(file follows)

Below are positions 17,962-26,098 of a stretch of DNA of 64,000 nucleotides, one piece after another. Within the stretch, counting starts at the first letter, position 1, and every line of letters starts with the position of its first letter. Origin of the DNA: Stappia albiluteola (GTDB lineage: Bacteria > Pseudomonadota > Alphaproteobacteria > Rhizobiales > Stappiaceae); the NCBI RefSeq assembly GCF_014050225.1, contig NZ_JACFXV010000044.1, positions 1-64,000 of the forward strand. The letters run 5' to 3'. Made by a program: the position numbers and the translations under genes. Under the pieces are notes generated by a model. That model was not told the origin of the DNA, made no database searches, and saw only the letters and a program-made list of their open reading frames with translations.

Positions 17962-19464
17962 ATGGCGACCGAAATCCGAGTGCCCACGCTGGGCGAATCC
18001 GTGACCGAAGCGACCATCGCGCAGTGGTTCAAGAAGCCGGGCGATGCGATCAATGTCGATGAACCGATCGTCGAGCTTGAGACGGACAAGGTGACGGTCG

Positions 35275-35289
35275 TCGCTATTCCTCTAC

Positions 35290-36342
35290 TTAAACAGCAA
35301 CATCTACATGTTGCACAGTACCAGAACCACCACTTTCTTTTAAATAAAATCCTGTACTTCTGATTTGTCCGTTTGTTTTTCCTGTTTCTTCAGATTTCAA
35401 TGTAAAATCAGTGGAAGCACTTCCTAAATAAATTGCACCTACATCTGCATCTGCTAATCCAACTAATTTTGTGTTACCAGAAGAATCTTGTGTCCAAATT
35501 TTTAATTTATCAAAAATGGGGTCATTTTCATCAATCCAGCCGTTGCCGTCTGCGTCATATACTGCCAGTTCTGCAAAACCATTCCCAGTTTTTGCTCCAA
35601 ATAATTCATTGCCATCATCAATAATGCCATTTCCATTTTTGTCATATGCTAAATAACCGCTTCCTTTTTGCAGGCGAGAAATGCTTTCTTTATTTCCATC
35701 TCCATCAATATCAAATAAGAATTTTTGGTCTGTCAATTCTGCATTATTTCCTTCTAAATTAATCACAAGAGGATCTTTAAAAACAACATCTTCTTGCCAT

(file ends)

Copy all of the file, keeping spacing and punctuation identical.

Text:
Below are positions 17,962-26,098 of a stretch of DNA of 64,000 nucleotides, one piece after another. Within the stretch, counting starts at the first letter, position 1, and every line of letters starts with the position of its first letter. Origin of the DNA: Stappia albiluteola (GTDB lineage: Bacteria > Pseudomonadota > Alphaproteobacteria > Rhizobiales > Stappiaceae); the NCBI RefSeq assembly GCF_014050225.1, contig NZ_JACFXV010000044.1, positions 1-64,000 of the forward strand. The letters run 5' to 3'. Made by a program: the position numbers and the translations under genes. Under the pieces are notes generated by a model. That model was not told the origin of the DNA, made no database searches, and saw only the letters and a program-made list of their open reading frames with translations.

Positions 17962-19464
17962 ATGGCGACCGAAATCCGAGTGCCCACGCTGGGCGAATCC
18001 GTGACCGAAGCGACCATCGCGCAGTGGTTCAAGAAGCCGGGCGATGCGATCAATGTCGATGAACCGATCGTCGAGCTTGAGACGGACAAGGTGACGGTCG

Positions 35275-35289
35275 TCGCTATTCCTCTAC

Positions 35290-36342
35290 TTAAACAGCAA
35301 CATCTACATGTTGCACAGTACCAGAACCACCACTTTCTTTTAAATAAAATCCTGTACTTCTGATTTGTCCGTTTGTTTTTCCTGTTTCTTCAGATTTCAA
35401 TGTAAAATCAGTGGAAGCACTTCCTAAATAAATTGCACCTACATCTGCATCTGCTAATCCAACTAATTTTGTGTTACCAGAAGAATCTTGTGTCCAAATT
35501 TTTAATTTATCAAAAATGGGGTCATTTTCATCAATCCAGCCGTTGCCGTCTGCGTCATATACTGCCAGTTCTGCAAAACCATTCCCAGTTTTTGCTCCAA
35601 ATAATTCATTGCCATCATCAATAATGCCATTTCCATTTTTGTCATATGCTAAATAACCGCTTCCTTTTTGCAGGCGAGAAATGCTTTCTTTATTTCCATC
35701 TCCATCAATATCAAATAAGAATTTTTGGTCTGTCAATTCTGCATTATTTCCTTCTAAATTAATCACAAGAGGATCTTTAAAAACAACATCTTCTTGCCAT